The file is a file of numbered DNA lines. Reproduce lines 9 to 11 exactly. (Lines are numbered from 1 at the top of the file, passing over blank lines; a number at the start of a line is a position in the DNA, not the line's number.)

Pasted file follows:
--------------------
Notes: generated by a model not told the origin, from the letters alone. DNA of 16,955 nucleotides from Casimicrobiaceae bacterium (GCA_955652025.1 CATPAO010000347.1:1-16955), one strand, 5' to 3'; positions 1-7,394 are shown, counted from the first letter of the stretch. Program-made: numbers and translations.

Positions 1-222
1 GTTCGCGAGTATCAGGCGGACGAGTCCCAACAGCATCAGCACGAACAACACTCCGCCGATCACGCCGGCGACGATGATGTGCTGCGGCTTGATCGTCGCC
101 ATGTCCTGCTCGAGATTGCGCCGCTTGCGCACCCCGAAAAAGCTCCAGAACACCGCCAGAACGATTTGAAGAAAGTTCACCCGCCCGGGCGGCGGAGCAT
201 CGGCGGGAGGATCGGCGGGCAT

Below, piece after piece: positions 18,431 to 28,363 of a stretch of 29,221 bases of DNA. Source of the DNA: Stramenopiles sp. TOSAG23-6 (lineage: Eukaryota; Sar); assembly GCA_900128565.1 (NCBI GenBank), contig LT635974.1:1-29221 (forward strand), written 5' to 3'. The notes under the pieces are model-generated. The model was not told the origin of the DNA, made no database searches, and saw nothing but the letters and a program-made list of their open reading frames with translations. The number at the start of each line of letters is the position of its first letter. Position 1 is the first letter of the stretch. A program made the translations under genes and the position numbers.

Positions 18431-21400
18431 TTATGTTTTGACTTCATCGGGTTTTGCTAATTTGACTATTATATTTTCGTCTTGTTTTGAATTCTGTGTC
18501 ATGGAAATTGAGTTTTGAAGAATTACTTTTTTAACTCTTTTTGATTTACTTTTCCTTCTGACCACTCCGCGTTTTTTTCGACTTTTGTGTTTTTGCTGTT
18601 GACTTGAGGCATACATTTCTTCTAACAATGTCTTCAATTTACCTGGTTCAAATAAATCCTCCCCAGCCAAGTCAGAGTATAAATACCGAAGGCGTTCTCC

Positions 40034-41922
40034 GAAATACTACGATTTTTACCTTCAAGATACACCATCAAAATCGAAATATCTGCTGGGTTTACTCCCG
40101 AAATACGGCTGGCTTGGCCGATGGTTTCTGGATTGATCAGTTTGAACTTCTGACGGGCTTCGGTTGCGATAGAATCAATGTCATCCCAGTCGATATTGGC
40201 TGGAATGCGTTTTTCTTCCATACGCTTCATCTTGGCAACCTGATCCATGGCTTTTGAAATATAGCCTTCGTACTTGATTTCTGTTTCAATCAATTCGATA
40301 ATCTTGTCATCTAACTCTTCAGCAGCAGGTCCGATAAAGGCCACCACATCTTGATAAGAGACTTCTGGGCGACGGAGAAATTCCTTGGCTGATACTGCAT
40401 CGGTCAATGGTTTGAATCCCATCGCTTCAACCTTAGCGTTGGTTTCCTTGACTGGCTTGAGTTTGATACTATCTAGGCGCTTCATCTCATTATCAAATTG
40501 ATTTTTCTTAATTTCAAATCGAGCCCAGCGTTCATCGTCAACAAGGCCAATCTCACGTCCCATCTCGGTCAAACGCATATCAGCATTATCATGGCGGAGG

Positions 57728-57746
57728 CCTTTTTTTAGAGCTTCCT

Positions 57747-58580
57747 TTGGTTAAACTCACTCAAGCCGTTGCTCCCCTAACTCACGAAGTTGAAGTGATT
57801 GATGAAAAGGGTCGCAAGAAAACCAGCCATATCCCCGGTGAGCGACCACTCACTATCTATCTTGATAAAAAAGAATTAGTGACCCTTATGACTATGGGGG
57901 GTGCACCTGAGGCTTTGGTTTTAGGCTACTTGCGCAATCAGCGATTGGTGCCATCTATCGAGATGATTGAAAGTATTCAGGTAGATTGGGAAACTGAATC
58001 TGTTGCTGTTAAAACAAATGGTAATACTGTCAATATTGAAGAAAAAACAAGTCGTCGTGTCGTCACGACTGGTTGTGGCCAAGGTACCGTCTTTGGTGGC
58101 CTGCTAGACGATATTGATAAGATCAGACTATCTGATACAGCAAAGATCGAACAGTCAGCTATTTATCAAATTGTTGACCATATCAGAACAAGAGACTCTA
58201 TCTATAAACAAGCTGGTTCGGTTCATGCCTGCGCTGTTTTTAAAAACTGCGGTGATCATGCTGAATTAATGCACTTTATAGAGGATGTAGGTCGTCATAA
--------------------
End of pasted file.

18501 ATGGAAATTGAGTTTTGAAGAATTACTTTTTTAACTCTTTTTGATTTACTTTTCCTTCTGACCACTCCGCGTTTTTTTCGACTTTTGTGTTTTTGCTGTT
18601 GACTTGAGGCATACATTTCTTCTAACAATGTCTTCAATTTACCTGGTTCAAATAAATCCTCCCCAGCCAAGTCAGAGTATAAATACCGAAGGCGTTCTCC

Positions 40034-41922